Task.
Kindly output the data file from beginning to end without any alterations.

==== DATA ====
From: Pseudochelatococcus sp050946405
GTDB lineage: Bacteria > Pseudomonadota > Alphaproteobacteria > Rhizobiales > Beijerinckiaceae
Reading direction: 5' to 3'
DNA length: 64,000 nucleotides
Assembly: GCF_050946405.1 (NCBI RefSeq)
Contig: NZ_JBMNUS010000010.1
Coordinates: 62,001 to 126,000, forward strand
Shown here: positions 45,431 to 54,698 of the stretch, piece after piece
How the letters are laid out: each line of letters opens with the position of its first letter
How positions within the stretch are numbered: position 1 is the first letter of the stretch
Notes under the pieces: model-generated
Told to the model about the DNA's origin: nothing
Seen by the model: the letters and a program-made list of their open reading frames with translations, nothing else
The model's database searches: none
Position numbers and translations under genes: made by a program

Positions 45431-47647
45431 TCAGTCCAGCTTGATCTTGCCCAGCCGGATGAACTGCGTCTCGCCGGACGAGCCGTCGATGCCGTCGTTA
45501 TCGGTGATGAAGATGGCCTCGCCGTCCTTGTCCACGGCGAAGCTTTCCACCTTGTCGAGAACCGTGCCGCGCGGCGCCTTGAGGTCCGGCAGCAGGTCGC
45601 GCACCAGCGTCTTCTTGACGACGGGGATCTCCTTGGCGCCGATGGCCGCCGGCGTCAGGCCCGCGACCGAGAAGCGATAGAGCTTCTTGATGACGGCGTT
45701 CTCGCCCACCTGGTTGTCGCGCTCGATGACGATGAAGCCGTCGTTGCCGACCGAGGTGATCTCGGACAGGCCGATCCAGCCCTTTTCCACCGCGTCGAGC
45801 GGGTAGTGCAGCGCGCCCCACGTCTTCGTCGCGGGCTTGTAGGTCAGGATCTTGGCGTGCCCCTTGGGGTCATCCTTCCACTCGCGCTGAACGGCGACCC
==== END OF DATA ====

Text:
From: Pseudochelatococcus sp050946405
GTDB lineage: Bacteria > Pseudomonadota > Alphaproteobacteria > Rhizobiales > Beijerinckiaceae
Reading direction: 5' to 3'
DNA length: 64,000 nucleotides
Assembly: GCF_050946405.1 (NCBI RefSeq)
Contig: NZ_JBMNUS010000010.1
Coordinates: 62,001 to 126,000, forward strand
Shown here: positions 45,431 to 54,698 of the stretch, piece after piece
How the letters are laid out: each line of letters opens with the position of its first letter
How positions within the stretch are numbered: position 1 is the first letter of the stretch
Notes under the pieces: model-generated
Told to the model about the DNA's origin: nothing
Seen by the model: the letters and a program-made list of their open reading frames with translations, nothing else
The model's database searches: none
Position numbers and translations under genes: made by a program

Positions 45431-47647
45431 TCAGTCCAGCTTGATCTTGCCCAGCCGGATGAACTGCGTCTCGCCGGACGAGCCGTCGATGCCGTCGTTA
45501 TCGGTGATGAAGATGGCCTCGCCGTCCTTGTCCACGGCGAAGCTTTCCACCTTGTCGAGAACCGTGCCGCGCGGCGCCTTGAGGTCCGGCAGCAGGTCGC
45601 GCACCAGCGTCTTCTTGACGACGGGGATCTCCTTGGCGCCGATGGCCGCCGGCGTCAGGCCCGCGACCGAGAAGCGATAGAGCTTCTTGATGACGGCGTT
45701 CTCGCCCACCTGGTTGTCGCGCTCGATGACGATGAAGCCGTCGTTGCCGACCGAGGTGATCTCGGACAGGCCGATCCAGCCCTTTTCCACCGCGTCGAGC
45801 GGGTAGTGCAGCGCGCCCCACGTCTTCGTCGCGGGCTTGTAGGTCAGGATCTTGGCGTGCCCCTTGGGGTCATCCTTCCACTCGCGCTGAACGGCGACCC